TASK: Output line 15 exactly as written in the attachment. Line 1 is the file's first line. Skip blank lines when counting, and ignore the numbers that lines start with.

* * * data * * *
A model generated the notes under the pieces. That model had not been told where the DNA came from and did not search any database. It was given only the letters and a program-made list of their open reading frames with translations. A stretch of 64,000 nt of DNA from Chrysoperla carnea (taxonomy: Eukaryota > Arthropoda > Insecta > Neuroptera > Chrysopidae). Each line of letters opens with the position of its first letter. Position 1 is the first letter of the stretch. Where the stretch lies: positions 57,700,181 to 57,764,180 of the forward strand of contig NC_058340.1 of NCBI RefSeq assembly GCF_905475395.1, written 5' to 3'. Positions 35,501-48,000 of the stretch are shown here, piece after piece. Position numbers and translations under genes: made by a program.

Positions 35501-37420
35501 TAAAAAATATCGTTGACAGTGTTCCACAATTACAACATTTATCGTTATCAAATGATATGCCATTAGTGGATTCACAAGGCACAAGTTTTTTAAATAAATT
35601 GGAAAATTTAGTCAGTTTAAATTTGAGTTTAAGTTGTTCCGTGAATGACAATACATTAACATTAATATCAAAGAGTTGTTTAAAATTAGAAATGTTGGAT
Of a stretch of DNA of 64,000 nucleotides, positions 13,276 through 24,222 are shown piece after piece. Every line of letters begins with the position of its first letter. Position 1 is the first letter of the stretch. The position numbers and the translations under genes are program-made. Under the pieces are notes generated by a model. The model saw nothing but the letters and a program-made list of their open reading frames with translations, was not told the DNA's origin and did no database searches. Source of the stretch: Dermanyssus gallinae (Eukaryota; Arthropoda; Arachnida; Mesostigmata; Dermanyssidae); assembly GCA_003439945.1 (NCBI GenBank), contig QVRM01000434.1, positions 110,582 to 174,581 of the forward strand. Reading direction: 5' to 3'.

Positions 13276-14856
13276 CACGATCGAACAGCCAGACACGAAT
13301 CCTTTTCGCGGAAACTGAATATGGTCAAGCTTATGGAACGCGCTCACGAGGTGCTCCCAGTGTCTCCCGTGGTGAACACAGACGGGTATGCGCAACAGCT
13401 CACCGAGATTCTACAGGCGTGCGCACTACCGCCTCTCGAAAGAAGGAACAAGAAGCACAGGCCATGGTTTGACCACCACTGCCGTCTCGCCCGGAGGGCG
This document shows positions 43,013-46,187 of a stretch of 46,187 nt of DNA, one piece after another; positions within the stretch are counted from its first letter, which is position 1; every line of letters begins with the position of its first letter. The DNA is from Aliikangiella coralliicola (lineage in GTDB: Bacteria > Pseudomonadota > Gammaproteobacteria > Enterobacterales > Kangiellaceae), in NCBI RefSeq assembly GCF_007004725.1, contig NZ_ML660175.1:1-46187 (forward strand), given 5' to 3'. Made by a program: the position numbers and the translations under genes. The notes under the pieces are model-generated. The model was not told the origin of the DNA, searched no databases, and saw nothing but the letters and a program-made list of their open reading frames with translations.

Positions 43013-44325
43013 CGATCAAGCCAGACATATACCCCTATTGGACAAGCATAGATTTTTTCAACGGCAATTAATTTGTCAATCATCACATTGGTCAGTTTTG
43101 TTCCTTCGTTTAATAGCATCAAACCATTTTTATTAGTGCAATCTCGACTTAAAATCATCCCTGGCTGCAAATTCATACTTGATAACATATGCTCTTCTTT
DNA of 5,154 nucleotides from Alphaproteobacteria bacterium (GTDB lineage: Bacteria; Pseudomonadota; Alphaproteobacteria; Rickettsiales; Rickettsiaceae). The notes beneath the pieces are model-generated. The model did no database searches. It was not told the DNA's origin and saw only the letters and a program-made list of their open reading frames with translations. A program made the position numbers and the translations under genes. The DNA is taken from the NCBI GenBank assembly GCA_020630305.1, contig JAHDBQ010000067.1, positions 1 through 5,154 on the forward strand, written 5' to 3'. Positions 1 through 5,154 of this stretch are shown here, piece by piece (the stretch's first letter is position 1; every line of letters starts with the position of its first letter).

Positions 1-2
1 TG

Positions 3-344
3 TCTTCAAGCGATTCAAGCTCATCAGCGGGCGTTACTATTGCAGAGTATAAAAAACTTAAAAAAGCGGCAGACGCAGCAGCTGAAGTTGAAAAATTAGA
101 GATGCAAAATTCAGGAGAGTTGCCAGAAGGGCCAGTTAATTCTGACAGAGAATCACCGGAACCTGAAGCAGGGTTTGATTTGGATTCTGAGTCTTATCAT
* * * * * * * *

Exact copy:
Positions 1-2